Minimum Viable Improvements
Most people will by now have heard of the MVP, the Minimum Viable Product. It's the smallest functioning version of what you want to build or ultimately deliver to your customer but perhaps with limited features, sometimes it's a part of it, sometimes it's a dummy version with someone behind the curtain pulling the strings. Ultimately though it's put out there for people to test and give feedback on, if it did this or if it did that then it would be better, or I don't like how it does this for example. This is the world of Agile or the lean startup where the aim is to quickly move from idea to something that can be tested in the real world to gauge customer response to it, will it meet their needs? Would they pay money for it?
When we think about things in a continuous improvement or lean environment then it begs the question is it possible to have a minimum viable improvement approach to what you do? Is this in fact what Mike Rother has ultimately created with his Toyota Kata approach?
It functions as Intended not as Required
As engineers, and I still count myself as one, the training that we get is about delivering a solution, we look at the problem, scope it out and then deliver the solution that is required. We do it once and hopefully we do it right. It's just well, it can take a little time can't it? The other challenge is that sometimes when we do come back with the solution, it's not exactly what people were expecting, it'll probably do the job but just not in the way they thought, or life has moved on and the solution that would have worked a few weeks or months ago is no longer of any use. This also gives rise the phrase, it functions as intended, just not as required highlighting the miss-match perhaps in communicating those expectations and needs.
The other thing that can happen is the virtual paralysis that kicks in trying to get the whole system perfect, it has to be 100% right when actually 80% right is going to deliver 95% of the solution. The continual reworking of the design, the back and forth within he design thinking, perhaps there is a 3d mock up or a dummy version that never leaves the design room or there endless rounds of scope definitions and drawings. The resulting delays then result in on going frustration and more costs.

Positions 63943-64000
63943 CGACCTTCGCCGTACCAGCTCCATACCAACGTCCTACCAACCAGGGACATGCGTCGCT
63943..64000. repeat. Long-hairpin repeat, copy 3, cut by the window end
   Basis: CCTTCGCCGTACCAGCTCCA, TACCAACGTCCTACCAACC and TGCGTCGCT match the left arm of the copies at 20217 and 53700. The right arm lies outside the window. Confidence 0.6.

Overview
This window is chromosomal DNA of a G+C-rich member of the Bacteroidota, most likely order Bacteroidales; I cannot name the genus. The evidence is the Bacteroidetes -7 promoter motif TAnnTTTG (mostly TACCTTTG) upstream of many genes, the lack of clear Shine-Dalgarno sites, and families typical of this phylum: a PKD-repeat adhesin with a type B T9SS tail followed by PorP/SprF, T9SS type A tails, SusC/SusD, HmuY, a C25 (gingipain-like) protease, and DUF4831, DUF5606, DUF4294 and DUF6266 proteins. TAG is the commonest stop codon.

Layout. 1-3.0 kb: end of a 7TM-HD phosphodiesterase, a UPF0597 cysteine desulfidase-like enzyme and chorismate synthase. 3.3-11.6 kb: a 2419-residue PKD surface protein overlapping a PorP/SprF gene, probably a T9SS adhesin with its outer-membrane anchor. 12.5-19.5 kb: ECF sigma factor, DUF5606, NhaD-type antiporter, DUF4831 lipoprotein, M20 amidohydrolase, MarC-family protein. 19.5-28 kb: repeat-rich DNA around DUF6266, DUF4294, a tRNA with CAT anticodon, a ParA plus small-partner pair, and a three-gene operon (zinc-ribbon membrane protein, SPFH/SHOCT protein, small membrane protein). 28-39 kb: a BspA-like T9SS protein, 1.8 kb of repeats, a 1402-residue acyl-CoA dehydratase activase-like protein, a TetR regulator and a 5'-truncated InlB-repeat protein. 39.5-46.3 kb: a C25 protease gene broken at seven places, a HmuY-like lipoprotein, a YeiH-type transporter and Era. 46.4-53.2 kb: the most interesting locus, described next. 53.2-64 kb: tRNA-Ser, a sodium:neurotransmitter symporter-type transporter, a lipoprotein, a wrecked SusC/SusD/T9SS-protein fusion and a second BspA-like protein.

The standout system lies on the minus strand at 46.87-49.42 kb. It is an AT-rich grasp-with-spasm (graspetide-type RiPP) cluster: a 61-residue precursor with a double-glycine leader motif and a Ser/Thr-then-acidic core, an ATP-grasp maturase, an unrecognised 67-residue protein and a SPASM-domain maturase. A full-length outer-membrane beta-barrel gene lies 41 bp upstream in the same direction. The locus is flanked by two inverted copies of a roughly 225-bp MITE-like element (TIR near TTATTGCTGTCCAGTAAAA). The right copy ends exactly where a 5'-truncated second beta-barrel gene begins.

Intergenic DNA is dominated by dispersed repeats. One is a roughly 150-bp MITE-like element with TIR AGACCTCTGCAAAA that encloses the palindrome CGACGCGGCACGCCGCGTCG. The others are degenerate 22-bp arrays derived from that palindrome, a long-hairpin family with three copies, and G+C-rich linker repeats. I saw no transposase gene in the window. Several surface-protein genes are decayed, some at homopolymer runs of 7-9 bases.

The Toyota Kata Approach
The Toyota Kata approach is simple, figure out what the ultimate goal is – what is the problem you want to solve, understand where you are now, figure out what the next step is on the journey, the next target condition which is really the smallest step you can take with certainty and then experiment your way to achieve that next step knowing as you go that, because they are experiments, then some will work out and some won't. Once you reach your planned next step, review it, understand where it is vs what you want (i.e. understand your new current condition) pick a new step and start all over again, pretty much the perfect PDCA framework.
The Minimum Viable Improvement
So what if we take this Toyota Kata approach and set some points on the journey that said OK by this iteration we need to hand over something that we can test out in reality, for a period of time, and see what level of improvement we get. What if, for example you are looking for a way to consistently align 2 parts and hold them in place (I'm keeping it simple) there are lots of things you can do but would the MVI (minimum viable Improvement) be a wooden or even a cardboard template to figure out what the critical parts to the alignment process is? Would you use a simple clamp to hold it in place? Ok so now we have a working prototype of your improvement what's the next experiment you can do to develop the next MVI? Can you deliver it within a day? 2 days? Can you improve the alignment consistency or the ease of use, do you focus on the clamping mechanism and improve just that part?
It's not unusual to come up with a solution that doesn't quite hit the mark, that's what continuous improvement is about. The challenge is getting something, almost anything out there that will get you some feedback quickly on if you are heading in the right direction and that you have captured the requirements of the users of your solution correctly. Even your 1st step improvement may make a 50 or 80% improvement over the current situation, but even more than that it'll show those involved in the process that they are being listened too and can make the improvements. By not waiting till you get perfection, by testing out something and asking for the feedback you increase the engagement of those involved in the situation as well, the users, the customers so the next step is going to be even better.
The Questions to Think About
In your continuous improvement program are you moving as quickly with improvements as you could be? Are you losing momentum (and engagement!) by taking too long to just try something out? What would it take for you to step by and come up with a Minimum Viable Improvement, something you can just put out there and test to see how it works? Can you accept the thought of putting something less than perfect out and that you will get feedback of where it isn't meeting the needs?
If you could do those things, what would it mean to the pace of your improvement activities?
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